2010 steel recycling rate returns to normal

2010 steel recycling rate returns to normal

By Editorial Staff, Resource Recycling

The recycling rate for scrap steel made a return to historic levels, according to a recently-released report by the Steel Recycling Institute (SRI).

According to the trade group, the overall recycling rate for "North America's most recycled material" — steel, that is — was 88 percent in 2010. The recycling rate for steel cans hit a new high of 67 percent.

The 88-percent rate was down from a 103-percent recycling rate for 2009, which was due to an excess of collection and a dearth of production that happened at the height of the Great Recession.

"As economic recovery continues, so does the demand for quality steel scrap," said Gregory Crawford, SRI's executive director in a release announcing the report. "While the 103-percent steel recycling rate for 2009 sounded impressive, it was reflective of an economy that was unbalanced with more scrap collected than steel produced. This 88-percent overall recycling rate for steel in 2010 signifies that scrap demand and steel production are getting back into balance."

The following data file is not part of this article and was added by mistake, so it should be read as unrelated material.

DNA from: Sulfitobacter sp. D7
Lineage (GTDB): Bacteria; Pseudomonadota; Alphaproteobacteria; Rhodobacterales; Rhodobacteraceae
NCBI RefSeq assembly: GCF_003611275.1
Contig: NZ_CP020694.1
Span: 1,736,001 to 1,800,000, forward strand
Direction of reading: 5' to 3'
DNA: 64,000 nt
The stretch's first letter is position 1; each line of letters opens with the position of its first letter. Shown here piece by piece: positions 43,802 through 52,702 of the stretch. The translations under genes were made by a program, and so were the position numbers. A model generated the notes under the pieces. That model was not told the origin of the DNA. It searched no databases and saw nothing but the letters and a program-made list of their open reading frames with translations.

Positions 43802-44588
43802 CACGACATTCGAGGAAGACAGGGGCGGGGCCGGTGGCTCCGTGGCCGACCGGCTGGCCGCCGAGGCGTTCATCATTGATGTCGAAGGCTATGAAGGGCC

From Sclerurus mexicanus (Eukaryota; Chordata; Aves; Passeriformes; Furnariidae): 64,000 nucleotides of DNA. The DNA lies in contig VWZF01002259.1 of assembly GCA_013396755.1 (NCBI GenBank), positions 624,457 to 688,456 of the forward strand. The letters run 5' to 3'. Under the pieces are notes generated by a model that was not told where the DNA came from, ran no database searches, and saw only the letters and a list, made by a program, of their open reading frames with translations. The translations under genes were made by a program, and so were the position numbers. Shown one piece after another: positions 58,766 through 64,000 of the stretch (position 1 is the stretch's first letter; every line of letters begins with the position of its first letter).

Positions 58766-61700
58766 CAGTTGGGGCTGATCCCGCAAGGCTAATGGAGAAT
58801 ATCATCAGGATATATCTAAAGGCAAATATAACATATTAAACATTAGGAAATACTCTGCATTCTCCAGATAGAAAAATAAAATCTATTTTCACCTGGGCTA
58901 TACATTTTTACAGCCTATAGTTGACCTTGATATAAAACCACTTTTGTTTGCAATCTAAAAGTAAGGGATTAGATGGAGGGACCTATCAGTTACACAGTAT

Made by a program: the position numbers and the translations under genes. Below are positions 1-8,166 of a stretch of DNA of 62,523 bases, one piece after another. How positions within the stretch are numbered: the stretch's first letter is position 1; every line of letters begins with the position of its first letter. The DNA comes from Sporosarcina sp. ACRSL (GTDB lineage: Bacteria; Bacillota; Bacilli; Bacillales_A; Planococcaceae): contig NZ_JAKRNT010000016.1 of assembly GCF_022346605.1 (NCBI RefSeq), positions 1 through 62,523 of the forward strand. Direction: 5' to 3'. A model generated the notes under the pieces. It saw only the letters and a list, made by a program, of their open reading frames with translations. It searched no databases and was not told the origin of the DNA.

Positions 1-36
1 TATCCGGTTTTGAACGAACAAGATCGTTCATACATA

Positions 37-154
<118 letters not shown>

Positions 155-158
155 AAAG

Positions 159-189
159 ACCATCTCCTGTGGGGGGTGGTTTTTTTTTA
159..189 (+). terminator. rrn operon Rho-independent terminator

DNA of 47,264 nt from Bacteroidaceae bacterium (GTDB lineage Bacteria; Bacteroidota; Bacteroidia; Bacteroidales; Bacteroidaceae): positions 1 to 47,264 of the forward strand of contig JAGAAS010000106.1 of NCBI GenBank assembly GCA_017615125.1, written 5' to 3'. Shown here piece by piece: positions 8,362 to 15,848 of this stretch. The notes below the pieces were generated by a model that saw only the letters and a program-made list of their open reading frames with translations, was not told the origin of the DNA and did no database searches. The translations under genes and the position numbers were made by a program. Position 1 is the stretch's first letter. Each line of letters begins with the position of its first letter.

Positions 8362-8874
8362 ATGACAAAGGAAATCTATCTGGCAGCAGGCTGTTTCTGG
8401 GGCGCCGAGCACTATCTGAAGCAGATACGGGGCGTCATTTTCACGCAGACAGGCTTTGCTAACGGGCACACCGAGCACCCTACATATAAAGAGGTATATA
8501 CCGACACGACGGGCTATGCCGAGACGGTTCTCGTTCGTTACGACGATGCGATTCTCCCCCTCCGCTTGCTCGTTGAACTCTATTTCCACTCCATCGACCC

Domestic steel production in 2010 was greater than 86 million net tons, while 76 million tons of steel scrap were consumed.

The SRI report was based on data released from the American Iron and Steel Institute Annual Statistical Reports, the Association of Home Appliance Manufacturers, the Institute of Scrap Recycling Industries, the National Automobile Dealers Association, the U.S. EPA Characterization of Municipal Solid Waste and the U.S. Geological Survey.

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